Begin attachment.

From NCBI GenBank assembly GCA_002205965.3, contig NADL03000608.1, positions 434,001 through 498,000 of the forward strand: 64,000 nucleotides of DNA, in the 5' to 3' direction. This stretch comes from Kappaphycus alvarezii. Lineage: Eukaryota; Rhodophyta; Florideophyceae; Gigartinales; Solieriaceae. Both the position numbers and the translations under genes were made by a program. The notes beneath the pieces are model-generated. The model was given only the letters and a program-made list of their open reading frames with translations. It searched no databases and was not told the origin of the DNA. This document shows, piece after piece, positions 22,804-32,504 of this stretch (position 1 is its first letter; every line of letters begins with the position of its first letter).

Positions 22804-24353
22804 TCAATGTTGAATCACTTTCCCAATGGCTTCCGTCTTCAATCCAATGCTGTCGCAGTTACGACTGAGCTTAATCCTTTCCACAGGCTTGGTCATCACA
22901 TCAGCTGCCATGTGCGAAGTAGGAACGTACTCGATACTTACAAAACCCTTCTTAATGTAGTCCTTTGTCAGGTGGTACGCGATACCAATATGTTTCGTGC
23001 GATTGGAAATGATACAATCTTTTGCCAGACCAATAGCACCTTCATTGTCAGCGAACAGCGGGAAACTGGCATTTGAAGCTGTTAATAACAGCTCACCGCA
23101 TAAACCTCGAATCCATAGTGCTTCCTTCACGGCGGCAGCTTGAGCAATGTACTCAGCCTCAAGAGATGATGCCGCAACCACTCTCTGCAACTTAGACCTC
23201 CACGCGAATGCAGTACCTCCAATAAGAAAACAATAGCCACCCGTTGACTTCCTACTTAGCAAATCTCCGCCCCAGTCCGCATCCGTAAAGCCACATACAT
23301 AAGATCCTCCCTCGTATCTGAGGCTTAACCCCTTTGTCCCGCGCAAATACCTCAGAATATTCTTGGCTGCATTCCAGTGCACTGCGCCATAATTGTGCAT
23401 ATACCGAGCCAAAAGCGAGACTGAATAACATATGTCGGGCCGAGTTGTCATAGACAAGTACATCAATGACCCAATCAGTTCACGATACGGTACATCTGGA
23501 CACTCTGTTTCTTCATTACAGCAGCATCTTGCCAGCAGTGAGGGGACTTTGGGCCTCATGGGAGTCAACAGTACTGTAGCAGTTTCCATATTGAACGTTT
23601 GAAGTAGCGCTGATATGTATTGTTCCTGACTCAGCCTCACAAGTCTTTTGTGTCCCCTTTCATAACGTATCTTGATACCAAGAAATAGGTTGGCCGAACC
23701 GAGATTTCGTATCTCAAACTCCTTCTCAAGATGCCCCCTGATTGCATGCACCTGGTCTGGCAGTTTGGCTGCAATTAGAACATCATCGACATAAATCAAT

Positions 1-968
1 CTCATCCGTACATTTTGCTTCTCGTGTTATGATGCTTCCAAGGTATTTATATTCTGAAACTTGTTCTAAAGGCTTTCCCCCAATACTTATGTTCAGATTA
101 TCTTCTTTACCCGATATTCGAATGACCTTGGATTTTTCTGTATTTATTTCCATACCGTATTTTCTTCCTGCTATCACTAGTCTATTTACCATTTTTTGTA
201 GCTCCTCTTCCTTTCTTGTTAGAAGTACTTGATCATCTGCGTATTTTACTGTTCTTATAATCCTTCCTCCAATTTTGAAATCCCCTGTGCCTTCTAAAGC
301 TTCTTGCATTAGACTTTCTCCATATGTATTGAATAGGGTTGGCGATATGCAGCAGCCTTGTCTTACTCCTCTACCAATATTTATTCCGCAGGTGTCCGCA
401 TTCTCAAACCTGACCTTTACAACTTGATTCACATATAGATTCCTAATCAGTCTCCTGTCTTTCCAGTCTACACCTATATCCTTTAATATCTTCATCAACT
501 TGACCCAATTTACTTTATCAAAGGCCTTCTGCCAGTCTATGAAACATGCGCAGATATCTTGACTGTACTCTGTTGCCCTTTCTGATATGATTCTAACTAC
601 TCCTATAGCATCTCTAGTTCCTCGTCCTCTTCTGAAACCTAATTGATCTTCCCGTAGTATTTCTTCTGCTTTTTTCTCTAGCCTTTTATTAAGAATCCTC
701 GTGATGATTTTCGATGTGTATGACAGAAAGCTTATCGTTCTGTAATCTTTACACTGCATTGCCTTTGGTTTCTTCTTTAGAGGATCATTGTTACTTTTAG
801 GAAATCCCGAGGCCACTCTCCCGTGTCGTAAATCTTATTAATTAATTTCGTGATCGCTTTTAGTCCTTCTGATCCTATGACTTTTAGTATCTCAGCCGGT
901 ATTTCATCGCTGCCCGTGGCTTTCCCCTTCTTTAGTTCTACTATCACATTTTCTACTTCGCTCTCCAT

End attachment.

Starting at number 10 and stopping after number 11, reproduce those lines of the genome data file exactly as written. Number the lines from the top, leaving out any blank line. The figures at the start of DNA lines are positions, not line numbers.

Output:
23501 CACTCTGTTTCTTCATTACAGCAGCATCTTGCCAGCAGTGAGGGGACTTTGGGCCTCATGGGAGTCAACAGTACTGTAGCAGTTTCCATATTGAACGTTT
23601 GAAGTAGCGCTGATATGTATTGTTCCTGACTCAGCCTCACAAGTCTTTTGTGTCCCCTTTCATAACGTATCTTGATACCAAGAAATAGGTTGGCCGAACC